Indiana General Assembly passes comprehensive food and drug legislation (Phillips, 471).
U.S. Congress appropriates funds to establish food standards and to study the effects of chemicals on digestion and health ("Milestones," 2).
Congress passes law organizing U.S. Public Health and Marine Hospital Service thus establishing for the first time a federal role in public health (Duffy, 240-41).
Pure Food and Drugs Act is passed by Congress; on same day, Meat Inspection Act passes requiring federal inspection for all plants in interstate commerce (Carruth, 402, 404).
Indiana General Assembly revises its food and drug legislation, aligned more closely with federal Pure Food and Drugs Act (Outdoor Indiana, September 1970, 33).
Dr. John Hurty, Indiana State Board of Health, is elected president of the American Public Health Association (Russo, 46).
Due to influenza epidemic, Indiana Board of Health issues order banning all public gatherings in the state until October 20 (Indianapolis Star, October 10, 1918, 1).
Life expectancy of white males at birth in the U.S. is 56.34 years; all other males, 47.14 (Statistical Abstracts of the U.S.).
Indiana General Assembly passes law requiring pasteurization of milk or tuberculin testing of cattle (Madison, 314).
A separate law enforcement agency is formed--the Food, Drug, and Insecticide Administration. In 1930 its name is changed to the Food and Drug Administration ("Milestones," 3).
Alexander Fleming discovers penicillin in molds; it is not used clinically until the 1940s (Hellemans and Bunch, 451).
The Postum Company begins marketing frozen foods for the first time (Hellemans and Bunch, 457).
Sliced bread is introduced (Hellemans and Bunch, 457).
German chemist Gerhard Domagk discovers first sulpha drug--Prontosil (Hellemans and Bunch, 461).
Domagk uses Prontosil on his daughter to prevent infection; its success makes Prontosil famous as the first "wonder drug" (Hellemans and Bunch, 469).
Congress passes Social Security Act which immediately provides millions of dollars for public health services (Duffy, 258).
A special session of the Indiana General Assembly passes a law enabling the state to receive monies from the federal Social Security Act of 1935 (Madison, 325).
After a 5 year battle, Congress passes the Food, Drug, and Cosmetic Act, a major revision of the 1906 law ("Milestones," 3).
Birds Eye markets first precooked frozen foods (Hellemans and Bunch, 479).
First food standards are issued--canned tomatoes, tomato puree, and tomato paste ("Milestones," 3-4).
Howard Florey and Ernst Chain develop penicillin as an antibiotic in England (Hellemans and Bunch, 483).
Freeze drying, developed first for medicine, is used for food preservation in the U.S. (Hellemans and Bunch, 483).
Study by the American Public Health Association finds Indiana far behind most states in providing public health services (Madison, 328).
Fluoridation of the water supply to prevent dental decay is introduced into the U.S. (Hellemans and Bunch, 489).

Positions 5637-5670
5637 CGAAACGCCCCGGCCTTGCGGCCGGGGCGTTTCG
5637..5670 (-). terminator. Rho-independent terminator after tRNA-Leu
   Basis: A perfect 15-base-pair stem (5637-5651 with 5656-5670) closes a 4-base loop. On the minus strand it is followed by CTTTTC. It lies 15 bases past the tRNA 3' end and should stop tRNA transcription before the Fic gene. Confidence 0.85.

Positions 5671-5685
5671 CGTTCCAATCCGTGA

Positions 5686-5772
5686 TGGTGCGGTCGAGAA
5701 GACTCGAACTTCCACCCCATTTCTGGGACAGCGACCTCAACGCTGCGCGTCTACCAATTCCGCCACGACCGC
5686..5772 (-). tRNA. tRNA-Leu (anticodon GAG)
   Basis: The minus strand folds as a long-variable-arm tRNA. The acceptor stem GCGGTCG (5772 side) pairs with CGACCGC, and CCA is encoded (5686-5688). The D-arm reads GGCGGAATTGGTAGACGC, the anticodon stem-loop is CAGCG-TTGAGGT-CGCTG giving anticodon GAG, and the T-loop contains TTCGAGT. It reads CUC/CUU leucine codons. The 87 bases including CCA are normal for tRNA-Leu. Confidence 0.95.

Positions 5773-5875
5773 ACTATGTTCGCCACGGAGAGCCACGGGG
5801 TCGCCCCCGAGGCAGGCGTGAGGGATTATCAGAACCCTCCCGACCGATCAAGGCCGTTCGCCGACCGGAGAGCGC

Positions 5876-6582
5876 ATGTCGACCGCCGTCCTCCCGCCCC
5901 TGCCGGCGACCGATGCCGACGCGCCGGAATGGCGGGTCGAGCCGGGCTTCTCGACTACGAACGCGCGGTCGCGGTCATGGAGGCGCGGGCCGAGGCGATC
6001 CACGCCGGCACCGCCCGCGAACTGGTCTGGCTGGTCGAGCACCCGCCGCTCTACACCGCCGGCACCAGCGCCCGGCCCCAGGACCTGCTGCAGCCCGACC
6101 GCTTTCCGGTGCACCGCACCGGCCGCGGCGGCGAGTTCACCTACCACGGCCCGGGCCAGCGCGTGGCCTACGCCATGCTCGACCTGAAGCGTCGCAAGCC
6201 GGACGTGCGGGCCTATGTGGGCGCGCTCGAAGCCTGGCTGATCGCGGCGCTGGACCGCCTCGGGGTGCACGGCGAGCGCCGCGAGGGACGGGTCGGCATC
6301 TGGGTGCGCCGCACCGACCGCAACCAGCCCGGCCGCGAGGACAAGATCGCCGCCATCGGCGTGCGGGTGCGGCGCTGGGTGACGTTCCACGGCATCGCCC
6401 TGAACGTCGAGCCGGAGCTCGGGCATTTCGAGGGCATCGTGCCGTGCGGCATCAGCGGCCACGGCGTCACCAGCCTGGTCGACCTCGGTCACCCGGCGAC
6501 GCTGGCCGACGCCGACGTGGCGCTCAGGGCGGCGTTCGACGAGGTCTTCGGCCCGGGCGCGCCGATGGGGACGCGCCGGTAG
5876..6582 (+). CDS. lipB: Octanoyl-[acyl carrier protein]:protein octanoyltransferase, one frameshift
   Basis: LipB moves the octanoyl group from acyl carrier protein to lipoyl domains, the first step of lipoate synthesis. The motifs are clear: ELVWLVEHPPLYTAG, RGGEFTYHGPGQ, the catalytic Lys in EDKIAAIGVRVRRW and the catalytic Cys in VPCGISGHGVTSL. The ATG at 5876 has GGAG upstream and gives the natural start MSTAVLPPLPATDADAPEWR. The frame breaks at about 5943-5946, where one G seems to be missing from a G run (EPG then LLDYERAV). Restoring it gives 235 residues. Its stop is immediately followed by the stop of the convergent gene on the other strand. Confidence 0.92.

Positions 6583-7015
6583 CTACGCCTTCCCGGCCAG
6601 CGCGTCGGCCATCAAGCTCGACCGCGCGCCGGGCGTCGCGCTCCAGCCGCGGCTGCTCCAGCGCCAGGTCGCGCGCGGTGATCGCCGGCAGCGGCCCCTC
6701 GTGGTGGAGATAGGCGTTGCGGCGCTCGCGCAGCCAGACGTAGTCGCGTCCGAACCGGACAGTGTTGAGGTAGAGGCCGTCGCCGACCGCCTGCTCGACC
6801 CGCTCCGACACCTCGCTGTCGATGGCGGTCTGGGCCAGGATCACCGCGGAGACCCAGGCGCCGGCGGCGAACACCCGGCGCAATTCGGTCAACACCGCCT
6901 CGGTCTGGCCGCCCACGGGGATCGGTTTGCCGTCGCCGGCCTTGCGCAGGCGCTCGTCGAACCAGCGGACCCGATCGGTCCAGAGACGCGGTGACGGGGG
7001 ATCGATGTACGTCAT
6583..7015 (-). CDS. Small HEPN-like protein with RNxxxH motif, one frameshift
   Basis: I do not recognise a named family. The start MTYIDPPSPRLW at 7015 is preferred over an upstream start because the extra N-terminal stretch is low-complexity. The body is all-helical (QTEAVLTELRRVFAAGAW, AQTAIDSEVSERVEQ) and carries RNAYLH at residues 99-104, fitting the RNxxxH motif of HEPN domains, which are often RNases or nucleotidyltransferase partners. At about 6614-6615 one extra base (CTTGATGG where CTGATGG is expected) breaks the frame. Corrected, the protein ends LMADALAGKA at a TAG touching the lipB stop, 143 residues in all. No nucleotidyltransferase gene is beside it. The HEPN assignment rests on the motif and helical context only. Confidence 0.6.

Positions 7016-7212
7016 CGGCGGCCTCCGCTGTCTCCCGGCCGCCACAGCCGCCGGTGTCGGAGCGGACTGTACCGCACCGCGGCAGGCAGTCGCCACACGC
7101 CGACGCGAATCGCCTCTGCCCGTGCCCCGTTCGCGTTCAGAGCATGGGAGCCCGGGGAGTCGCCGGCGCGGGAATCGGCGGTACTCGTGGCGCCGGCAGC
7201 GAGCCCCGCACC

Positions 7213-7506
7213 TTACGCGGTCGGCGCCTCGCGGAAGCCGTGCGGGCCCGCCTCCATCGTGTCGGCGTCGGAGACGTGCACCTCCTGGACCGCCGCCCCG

U.S. agency to control malaria in war areas becomes Communicable Disease Center, known today  as the Center for Disease Control (Duffy, 279).
X-rays from a synchrotron are used for the first time in medical diagnosis and treatment (Hellemans and Bunch, 509).
Life expectancy of white males at birth in the U.S. is 66.31 years; all other males, 58.91 (Statistical Abstracts of the U.S.).
Polio epidemic strikes U.S. affecting 47,665 persons (Hellemans and Bunch, 513).
Jonas Salk develops vaccine against polio; used for mass inoculations starting in 1954 (Hellemans and Bunch, 515).
Evarts Graham and Ernest Wydner show that tars from tobacco smoke cause cancer in mice (Hellemans and Bunch, 517).
In U.S., deep freezers capable of freezing fresh food go on sale (Hellemans and Bunch, 521).
Three weeks before Thanksgiving, U.S. cranberry crop is recalled to test for presence of a weedkiller ("Milestones," 5).
Kefauver-Harris Drug Amendments pass Congress requiring drug manufacturers, for the first time, to prove to the FDA the effectiveness of their products before marketing them ("Milestones," 5).
Drug Abuse Control Amendments are enacted to regulate problems caused by abuse of depressants, stimulants, and hallucinogens ("Milestones," 6).
James L. Goddard, commissioner of U.S. Food and Drug Administration, refuses to permit canned ham that has been radioactively sterilized to be used by the U.S. Army (Hellemans and Bunch, 561).
Environmental Protection Agency begins its work. Established by President Richard Nixon in July, the EPA's first director is William D. Ruckelshaus of Indiana (Carruth, 674).
National Air Quality Control Act calls for ninety percent reduction in automobile exhaust pollution by 1975 (Carruth, 677).
Over President Nixon's veto, Congress passes the Water Pollution Control Act requiring industry to stop waste discharges into water by 1985 (Carruth, 689).
Last recorded case of smallpox found in the wild is in Somalia. Smallpox thought to be extinct except in research laboratories (Hellemans and Bunch, 581).
U.S. Centers for Disease Control recognizes AIDS for first time (Hellemans and Bunch, 587).
In the aftermath of poisoning of Tylenol capsules, the FDA issues regulations requiring tamper-resistant packaging. Federal Anti-Tampering Act of 1983 makes it a crime to tamper with packaged consumer products ("Milestones," 7).
Nutrition Labeling and Education Act passes Congress requiring all packaged foods to have nutrition labeling. All health claims for foods must meet standards defined by the Secretary of Health and Human Services ("Milestones," 8).
The FDA approves the use of irradiation to kill bacteria such as E. coli in beef. The process is already in use for poultry, fruits, vegetables, and spices. Interest in irradiation increased after meatpacker had to recall 25 million pounds of contaminated hamburger (Christian Science Monitor, Archives www page, December 3, 1997, p. 2).